1. I do agree that Marvel's reliance on gimmicks is killing me. Every time they start the hype machine to roll out one of their "big announcements" I just try to look away because this reader has just been burned too many times before. It's no wonder that I'm only reading Marvel books that exist at the fringes of their continuity (except for Cap, that is).

    I do agree that they need to try to get more female characters and writers in the mix, especially ones that are not simply female versions of current heroes, or new versions of female versions (New She-Hulk, I'm looking at you). Though I did like the new Scorpion they rolled out a few years ago, who naturally was wished out to the cornfield as quickly as she showed up.

    The female Bucky that's been glimpsed scares me, since she's identical to the Bucky from Heroes Reborn...and we do not need tha tto be revisited again. I love Brubaker and he's great an all, but,

    Anyway, keep up the good work Lori!

  2. I like to stay as far away from the gimmick frosted Marvel books as much as possible, even the more interesting ideas always seem to end in a disappointing mess that doesn't live up even halfway to the hype. I've also noticed Marvel likes to kill off a major character about once per year. We all know these gimmicks sell books, but the stories suck, and tie in to all the books we actually do enjoy. Agents of Atlas Dark Reign began with the premiere issue and went on for 5 months. Next we may get 5 issues of "War of Kings".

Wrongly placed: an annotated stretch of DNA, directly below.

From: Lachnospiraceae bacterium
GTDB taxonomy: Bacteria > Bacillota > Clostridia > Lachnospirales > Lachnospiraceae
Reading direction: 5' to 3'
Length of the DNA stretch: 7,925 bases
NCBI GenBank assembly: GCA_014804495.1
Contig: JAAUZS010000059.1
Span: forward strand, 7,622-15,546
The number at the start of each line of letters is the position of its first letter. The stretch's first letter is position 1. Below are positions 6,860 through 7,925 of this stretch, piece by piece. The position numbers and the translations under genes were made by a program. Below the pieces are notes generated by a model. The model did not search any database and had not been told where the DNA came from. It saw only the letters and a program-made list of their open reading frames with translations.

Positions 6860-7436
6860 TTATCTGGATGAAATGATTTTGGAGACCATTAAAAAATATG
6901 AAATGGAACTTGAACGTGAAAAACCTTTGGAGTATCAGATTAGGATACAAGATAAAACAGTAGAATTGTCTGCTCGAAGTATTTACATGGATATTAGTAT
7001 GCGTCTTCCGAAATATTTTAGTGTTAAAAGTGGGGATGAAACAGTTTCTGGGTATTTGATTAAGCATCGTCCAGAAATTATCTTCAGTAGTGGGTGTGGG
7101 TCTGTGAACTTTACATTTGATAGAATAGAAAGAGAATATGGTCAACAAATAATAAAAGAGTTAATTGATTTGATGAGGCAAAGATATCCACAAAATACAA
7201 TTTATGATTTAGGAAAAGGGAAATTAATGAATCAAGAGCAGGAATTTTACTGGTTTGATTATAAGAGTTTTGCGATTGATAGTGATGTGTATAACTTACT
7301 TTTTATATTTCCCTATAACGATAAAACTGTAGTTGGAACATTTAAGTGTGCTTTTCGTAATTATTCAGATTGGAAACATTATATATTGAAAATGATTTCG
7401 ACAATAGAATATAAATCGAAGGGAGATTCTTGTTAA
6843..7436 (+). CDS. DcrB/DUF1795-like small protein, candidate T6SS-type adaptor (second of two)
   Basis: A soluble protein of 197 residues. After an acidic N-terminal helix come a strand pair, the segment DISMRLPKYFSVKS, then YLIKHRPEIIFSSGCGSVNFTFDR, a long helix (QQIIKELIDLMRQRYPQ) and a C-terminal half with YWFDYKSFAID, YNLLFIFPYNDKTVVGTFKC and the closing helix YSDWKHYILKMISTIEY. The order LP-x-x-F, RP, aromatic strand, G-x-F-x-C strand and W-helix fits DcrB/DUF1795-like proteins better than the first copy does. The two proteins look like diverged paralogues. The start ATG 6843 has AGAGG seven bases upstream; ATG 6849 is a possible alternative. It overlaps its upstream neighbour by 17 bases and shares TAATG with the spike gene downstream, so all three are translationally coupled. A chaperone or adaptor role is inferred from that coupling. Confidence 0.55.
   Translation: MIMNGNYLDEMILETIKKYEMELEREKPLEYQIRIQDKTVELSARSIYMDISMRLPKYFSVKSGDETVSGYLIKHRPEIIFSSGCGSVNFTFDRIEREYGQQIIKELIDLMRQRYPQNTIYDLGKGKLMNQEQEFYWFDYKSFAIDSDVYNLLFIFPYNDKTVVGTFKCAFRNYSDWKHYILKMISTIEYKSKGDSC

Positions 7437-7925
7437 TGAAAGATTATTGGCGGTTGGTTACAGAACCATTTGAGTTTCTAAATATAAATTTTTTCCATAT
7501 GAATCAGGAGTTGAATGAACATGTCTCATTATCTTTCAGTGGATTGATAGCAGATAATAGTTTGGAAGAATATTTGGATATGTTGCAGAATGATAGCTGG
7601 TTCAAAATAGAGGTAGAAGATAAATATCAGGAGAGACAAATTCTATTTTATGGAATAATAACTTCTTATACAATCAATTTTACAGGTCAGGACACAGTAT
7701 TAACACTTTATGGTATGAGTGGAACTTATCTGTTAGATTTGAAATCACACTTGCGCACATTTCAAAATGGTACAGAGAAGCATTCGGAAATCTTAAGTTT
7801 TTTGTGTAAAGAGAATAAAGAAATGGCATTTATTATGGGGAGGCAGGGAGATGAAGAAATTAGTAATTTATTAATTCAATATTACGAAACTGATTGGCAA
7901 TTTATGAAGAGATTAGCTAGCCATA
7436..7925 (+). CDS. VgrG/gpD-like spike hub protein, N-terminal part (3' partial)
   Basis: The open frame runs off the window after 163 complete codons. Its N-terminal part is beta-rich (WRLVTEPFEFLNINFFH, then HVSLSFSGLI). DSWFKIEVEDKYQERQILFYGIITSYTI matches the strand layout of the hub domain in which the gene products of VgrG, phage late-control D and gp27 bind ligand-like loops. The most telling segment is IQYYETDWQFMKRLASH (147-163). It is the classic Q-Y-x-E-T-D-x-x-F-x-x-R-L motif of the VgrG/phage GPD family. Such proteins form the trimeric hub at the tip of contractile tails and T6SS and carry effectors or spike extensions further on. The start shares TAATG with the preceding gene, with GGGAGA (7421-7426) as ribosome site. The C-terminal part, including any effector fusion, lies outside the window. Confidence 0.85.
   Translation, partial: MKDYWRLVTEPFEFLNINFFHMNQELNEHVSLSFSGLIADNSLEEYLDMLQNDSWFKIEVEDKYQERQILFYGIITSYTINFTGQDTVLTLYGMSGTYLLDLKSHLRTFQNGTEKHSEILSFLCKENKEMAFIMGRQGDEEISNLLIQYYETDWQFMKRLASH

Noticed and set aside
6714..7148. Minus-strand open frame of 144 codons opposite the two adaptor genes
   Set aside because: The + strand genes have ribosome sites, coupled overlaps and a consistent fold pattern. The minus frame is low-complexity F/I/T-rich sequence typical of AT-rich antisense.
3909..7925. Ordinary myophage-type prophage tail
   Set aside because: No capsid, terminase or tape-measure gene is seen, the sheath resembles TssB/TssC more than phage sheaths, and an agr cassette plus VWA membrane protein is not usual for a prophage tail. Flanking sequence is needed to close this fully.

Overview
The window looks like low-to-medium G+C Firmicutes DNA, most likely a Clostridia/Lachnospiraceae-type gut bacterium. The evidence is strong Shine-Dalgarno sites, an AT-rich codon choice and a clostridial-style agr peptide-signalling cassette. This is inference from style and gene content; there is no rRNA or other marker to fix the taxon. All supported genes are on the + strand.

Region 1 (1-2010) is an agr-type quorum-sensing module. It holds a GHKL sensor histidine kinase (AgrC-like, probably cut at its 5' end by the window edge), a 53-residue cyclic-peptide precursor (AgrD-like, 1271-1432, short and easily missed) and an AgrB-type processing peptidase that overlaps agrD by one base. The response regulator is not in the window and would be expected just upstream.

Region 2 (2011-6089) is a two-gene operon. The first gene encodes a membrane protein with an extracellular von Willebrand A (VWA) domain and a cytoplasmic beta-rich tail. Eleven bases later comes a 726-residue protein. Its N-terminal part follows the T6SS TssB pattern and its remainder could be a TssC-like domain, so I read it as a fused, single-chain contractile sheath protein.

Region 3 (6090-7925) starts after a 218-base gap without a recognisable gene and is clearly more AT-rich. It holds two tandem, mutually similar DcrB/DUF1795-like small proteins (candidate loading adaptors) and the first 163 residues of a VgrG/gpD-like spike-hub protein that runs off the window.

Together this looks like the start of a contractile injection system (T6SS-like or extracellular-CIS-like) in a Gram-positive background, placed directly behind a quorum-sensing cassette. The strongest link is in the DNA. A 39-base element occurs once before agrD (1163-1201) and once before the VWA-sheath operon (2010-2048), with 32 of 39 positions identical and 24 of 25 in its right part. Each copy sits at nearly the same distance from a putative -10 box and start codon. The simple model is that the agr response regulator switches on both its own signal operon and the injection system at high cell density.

I don't get the female version hero thing either. Sex change is almost as inevitable as death with Marvel. I thought the decision to make Loki female in the new Thor was very odd but the stories explanation is pretty interesting. Why create a female Black Panther and throw away the Wasp or dozens of other great female characters? Marvel seems obsessed with all that is new and different (but really same). I'd like to see more female characters in prominent roles (heroic or non-powered) and I'm saddened to see so many disappear.

    I'm all for more female writers, but I'm not necessarily convinced they can write for a female character any better than a male writer, at least in the realm of comics. I think it's great to see Gail Simone writing Wonder Woman, but it's still not the best the book has been. Perhaps the sex of the writer should be irrelevant. A good writer should be able to write equally well for characters of both sexes. Example S.E Hinton's "The Outsiders" is a classic novel about teenage boys. Could a man have written the story better?

    A lot of the female comic book characters were created by men for a male dominated audience, and to an extent are mostly adolescent male fantasies. It's changing slowly, and thats good but I don't think we're there yet. However, there is no doubt that these characters have made an impact on female readers, although they were mostly written by men for boys. Even still, I would have to say, changing attitudes of male writers and new female writers are bringing us better stories. I have no problem with Gail Simone writing Superman or say Palmiotti writing Powergirl. If female writers can write them better that's great, but it's not a given. What really matters is that thankfully the days when Sue Storm cowered behind Reed and Ben are over.

  3. Nope, you're not the only one who feels this way, Lori. This is only one of several reasons why I haven't bought a Marvel comic book in quite a few years. The whole Civil War mess really lost me. Yuck.

  4. Regarding gimmickery: